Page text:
Does Behavior always follow from Attitudes? We have maintained that attitude affects behavior. Early research on attitudes assumed that they were causally related to behavior; that is, the attitude that people hold determines what they do. Common sense, too, suggests a relationship. Isn’t it logical that people watch television programs that they say they like or that employees try to avoid assignments they find distasteful. However, in the late 1960s, this assumed relationships between attitude and behavior was challenged by a review of the research.
Based on an evaluation of a number of studies that investigated the attitudes-behavior relationship, the reviewer concluded that the attitudes were unrelated to behavior or at best, only slightly related. More recent research has demonstrated that attitudes significantly predict future behavior and confirmed original thinking that the relationships can be enhanced by taking moderating variables into account. Moderating Variables:
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The most powerful moderators of the attitudes behavior relationships have been found to be importance of the attitude,its specificity, its accessibility, whether there exist social pressures, and whether a person has direct experience with theattitude. Important attitudes are ones that reflect fundamental values, self-interest, or identification with individuals orgroups that a person values. Attitudes that individuals consider important tend to show a strong relationship to behavior. The more specific the attitude and the more specific the behavior, the stronger is the link between the two.
For instanceasking someone specifically about his/her intention to stay with the organization for the next 6 months is likely to betterpredict turnover for that person than if you asked him/her how satisfied he/she was with his/her pay. Attitudes that are easily remembered are more likely to predict behavior than attitudes that are not accessible in memory. Interestingly you are more likely to remember attitudes that are frequently expressed. So the more you talk about your attitude on a subject, the more you are likely to remember it, and the more likely it is to shape your behavior.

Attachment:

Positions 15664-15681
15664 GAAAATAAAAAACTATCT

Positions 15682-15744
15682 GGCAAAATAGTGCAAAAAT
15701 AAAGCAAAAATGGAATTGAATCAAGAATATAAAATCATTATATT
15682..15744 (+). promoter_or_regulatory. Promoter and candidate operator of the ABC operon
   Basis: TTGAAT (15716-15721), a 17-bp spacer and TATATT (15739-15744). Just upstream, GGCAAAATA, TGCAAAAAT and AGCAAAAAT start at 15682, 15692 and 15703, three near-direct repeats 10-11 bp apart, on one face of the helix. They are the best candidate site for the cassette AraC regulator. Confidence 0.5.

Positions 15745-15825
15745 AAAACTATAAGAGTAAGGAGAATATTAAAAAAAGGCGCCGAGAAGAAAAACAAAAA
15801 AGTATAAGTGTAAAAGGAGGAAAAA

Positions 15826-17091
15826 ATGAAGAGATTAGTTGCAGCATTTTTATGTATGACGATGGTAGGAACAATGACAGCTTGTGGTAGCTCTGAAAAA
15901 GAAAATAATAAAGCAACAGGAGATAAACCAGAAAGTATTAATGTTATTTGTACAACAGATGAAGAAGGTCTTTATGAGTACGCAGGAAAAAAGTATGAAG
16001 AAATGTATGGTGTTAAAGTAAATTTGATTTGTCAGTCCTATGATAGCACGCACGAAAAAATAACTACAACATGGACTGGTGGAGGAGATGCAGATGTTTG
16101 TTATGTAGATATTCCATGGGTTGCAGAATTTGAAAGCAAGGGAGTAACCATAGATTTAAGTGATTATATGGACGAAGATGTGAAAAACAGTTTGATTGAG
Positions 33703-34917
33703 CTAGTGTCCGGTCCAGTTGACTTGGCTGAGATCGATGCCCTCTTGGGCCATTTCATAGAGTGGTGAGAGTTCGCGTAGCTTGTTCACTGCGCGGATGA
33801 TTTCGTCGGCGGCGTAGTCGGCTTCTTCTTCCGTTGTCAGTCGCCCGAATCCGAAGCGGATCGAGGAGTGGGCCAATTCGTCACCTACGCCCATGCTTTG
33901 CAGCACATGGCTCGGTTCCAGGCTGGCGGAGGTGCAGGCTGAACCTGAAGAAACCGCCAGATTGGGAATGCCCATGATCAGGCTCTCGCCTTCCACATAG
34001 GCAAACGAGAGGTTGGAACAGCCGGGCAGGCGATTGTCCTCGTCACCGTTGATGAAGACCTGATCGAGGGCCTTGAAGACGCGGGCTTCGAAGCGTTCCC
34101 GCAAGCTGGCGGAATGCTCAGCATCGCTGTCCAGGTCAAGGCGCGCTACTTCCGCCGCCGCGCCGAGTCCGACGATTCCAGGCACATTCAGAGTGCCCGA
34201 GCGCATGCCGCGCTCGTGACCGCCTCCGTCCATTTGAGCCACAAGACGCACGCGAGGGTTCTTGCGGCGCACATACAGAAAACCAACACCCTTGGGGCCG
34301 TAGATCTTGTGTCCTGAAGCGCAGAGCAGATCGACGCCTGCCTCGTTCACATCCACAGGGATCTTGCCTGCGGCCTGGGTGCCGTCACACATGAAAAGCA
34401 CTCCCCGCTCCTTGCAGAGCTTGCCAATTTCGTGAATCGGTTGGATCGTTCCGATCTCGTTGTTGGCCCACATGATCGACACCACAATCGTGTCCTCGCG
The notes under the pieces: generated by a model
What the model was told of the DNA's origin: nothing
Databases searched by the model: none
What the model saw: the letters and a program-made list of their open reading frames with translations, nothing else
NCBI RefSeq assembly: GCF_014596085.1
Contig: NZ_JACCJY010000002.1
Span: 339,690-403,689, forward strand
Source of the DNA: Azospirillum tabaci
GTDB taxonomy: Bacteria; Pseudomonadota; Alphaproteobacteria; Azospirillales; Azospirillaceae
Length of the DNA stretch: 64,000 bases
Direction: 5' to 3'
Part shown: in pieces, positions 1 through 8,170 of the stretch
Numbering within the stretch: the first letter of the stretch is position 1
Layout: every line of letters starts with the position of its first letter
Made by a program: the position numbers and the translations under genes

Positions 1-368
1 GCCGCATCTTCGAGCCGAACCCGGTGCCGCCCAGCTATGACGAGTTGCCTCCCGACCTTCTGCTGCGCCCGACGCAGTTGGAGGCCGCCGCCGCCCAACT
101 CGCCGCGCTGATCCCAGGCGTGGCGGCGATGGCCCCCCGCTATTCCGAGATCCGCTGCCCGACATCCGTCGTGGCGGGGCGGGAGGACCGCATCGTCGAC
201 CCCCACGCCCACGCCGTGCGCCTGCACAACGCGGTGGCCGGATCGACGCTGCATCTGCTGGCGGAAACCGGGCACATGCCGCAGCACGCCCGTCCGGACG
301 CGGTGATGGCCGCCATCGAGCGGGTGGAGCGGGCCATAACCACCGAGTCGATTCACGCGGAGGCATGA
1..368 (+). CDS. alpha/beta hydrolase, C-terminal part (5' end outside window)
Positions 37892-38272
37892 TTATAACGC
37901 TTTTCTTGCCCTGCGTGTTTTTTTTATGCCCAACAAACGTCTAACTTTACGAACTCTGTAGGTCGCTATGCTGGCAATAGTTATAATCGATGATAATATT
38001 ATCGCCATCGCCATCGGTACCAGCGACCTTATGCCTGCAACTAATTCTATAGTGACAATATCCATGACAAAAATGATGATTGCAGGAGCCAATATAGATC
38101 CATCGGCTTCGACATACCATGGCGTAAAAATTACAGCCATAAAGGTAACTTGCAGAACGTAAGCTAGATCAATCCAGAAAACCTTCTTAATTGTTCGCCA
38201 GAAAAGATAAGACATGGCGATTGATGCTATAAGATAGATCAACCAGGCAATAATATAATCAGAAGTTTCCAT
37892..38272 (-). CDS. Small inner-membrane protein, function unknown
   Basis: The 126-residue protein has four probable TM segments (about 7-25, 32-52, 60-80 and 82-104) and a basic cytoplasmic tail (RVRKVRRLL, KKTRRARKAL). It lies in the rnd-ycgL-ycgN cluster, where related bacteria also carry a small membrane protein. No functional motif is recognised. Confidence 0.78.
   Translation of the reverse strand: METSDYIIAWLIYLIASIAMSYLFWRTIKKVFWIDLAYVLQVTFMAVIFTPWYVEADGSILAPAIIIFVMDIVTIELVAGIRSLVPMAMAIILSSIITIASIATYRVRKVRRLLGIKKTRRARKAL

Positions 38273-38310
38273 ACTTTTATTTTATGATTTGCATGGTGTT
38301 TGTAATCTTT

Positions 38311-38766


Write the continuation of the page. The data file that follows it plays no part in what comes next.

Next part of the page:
Discrepancies between attitude and behavior are more likely to occur when social pressures to behave in certain ways hold exceptional power. This tends to characterize behavior in organizations. This may explain why an employee who holds strong anti-union attitudes attend pro-union organizing meetings; or why tobacco executives, who are not smokers themselves and who tend to believe the research linking smoking and cancer, don’t actively discourage others from smoking in their offices.
Finally, the attitude-behavior relationship is likely to be much stronger if an attitude refers to something with which the individual has direct personal experience. Asking college students with no significant work experience how they would respond to working for an authoritarian supervisor is far less likely to predict actual behavior than asking that same question of employees who have actually worked for such an individual. Self-Perception Theory:
Although most attitudes-behavior studies yield positive results, researchers have achieved still higher correlations bypursuing another direction-looking at whether or not behavior influences attitudes. This view, called self-perceptiontheory, has generated some encouraging findings. Let’s briefly review the theory. When asked about an attitude toward some object, individuals often recall their behavior relevant to that object and then infer their attitude from their past behavior.